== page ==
A Star? Or A Planet?

Stop! You’re Both Right

Planet or Star?

Planet or Star?

I’ve said it before and I’ll say it again – the universe is stranger than we can imagine. And just because some guy named Shakespeare used the line first doesn’t mean I won’t claim it.

This time, it’s celestial orbs with split personalities. They can’t decide if they want to be stars or planets. Take this oddity, for example.

Follow-up investigations of the object, named Corot-exo-3b, have revealed it to be quite a curiosity as far as exoplanets are concerned, and some of its characteristics – such as its density of twice that of lead – may force astronomers to rethink the distinction between massive planets and low-mass brown dwarfs.

Hummm? How so?

Corot-exo-3b lies in the shady area of classification between planet and brown dwarf. Brown dwarfs are massive bodies (between about 13 and 80 times the mass of Jupiter) that don’t make the cut for fusing hydrogen in their cores – and thus don’t shine in optical wavelengths – yet are much more massive that what is normally classified as a planet.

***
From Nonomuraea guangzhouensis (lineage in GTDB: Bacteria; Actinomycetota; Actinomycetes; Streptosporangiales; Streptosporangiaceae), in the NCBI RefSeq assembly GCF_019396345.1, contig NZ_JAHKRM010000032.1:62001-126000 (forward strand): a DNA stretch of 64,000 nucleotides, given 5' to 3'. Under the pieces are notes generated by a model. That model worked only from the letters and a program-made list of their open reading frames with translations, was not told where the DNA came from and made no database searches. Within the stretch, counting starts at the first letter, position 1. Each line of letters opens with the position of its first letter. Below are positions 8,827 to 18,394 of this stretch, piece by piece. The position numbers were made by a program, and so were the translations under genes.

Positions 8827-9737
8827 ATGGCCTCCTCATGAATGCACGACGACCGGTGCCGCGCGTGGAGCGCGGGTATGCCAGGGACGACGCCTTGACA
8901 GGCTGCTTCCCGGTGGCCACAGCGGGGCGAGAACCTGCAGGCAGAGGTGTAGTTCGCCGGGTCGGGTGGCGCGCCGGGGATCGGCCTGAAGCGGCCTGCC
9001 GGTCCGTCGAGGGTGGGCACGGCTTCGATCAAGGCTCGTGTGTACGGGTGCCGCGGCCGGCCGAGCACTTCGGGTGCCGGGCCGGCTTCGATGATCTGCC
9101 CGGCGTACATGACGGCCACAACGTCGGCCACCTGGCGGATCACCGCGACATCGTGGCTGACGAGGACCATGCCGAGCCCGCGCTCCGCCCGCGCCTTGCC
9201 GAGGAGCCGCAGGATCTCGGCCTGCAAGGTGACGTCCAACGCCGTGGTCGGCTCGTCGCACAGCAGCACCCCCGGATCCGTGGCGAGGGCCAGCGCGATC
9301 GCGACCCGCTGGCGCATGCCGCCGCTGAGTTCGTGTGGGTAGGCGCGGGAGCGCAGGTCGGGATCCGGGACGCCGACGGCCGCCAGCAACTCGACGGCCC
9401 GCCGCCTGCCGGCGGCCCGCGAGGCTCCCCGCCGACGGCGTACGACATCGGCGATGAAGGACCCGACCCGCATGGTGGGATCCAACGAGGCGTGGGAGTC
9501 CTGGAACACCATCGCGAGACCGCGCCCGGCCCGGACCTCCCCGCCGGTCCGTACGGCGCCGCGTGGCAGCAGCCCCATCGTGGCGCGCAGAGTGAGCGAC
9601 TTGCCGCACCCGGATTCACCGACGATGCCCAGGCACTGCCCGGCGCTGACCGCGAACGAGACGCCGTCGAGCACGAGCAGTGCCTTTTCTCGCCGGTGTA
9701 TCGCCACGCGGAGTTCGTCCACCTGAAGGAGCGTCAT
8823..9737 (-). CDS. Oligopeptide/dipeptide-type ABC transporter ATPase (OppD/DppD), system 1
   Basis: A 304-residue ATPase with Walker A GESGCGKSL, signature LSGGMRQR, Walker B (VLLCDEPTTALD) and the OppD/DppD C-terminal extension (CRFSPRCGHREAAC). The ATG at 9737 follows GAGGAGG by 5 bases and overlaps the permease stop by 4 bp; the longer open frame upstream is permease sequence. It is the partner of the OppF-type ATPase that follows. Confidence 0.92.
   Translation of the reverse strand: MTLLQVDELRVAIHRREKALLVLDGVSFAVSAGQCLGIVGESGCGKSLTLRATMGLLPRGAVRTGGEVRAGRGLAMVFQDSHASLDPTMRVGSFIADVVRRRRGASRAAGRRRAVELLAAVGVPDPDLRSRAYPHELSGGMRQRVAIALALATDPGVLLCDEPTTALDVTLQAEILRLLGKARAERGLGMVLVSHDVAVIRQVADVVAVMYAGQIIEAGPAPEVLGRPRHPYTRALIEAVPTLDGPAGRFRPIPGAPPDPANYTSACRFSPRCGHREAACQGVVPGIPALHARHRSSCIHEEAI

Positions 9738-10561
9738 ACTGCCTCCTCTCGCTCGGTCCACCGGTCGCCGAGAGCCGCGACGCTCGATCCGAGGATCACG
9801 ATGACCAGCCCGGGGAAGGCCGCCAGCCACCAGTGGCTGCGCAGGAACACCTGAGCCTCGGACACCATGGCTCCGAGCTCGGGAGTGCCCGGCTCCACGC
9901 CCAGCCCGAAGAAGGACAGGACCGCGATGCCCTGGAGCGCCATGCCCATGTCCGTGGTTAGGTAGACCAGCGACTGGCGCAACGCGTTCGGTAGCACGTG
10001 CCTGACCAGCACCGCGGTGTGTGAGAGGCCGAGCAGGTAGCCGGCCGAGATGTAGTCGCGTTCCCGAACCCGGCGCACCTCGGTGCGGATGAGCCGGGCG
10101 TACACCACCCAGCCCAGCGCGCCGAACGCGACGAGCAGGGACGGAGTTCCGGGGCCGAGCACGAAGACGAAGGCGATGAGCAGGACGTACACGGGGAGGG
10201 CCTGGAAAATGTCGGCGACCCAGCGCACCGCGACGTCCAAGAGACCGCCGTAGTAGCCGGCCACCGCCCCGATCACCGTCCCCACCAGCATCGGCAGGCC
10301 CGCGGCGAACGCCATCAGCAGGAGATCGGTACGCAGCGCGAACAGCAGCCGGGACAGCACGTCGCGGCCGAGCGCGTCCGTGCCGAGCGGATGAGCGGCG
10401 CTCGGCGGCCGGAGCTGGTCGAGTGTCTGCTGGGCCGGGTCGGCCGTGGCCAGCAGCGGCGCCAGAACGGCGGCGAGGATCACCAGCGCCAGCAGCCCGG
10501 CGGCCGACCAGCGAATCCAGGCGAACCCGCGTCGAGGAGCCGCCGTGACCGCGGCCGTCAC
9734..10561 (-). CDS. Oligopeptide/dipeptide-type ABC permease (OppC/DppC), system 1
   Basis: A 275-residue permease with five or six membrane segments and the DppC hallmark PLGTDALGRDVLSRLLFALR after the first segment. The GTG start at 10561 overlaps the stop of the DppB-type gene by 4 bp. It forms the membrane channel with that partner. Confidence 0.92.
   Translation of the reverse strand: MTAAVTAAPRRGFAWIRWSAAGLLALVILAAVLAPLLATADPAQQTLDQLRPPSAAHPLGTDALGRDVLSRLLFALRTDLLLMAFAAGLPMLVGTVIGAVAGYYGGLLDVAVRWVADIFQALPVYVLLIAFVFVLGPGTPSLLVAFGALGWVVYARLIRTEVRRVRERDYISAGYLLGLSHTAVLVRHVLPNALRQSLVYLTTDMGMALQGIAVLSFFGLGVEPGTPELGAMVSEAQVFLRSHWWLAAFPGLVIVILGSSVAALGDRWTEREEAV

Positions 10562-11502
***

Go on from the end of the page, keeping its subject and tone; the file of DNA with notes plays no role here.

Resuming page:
Corot-exo-3b is roughly the same size as Jupiter, but far more dense, totaling a whopping 21.6 times Jupiter’s mass. This makes classification of the object a bit tricky.

So this thing is heavy, but in the range of gas-giant planets. There’s more oddness about it. You see, planets are (supposed to be) formed out of the left-over gas and dust that swirls around a star after it is formed. One therefore expects to find planets, especially heavy ones, orbiting their star more or less in the same plane as the star’s equator. Sometimes they get shoved, bounced or jostled out of that plane (Pluto orbits at an inclination that’s off by about 17 degrees), but that’s more likely to happen with smaller bodies. The orbit of Corot-exo-3b is inclined A WHOPPING 70 DEGREES.

Corot-exo-3b orbits at an astounding 70 degrees in relation to the equator of its host star. The team members posit that it could be due to gravitational interaction with another planet – known as planet-planet scattering – or that the planet could have been disrupted by the influence of a close-by star. New Scientist reported that the orbit could have been caused by a collision with another object[.]

Whew! Imagine what it took to do that!

Explore posts in the same categories: Astronomy

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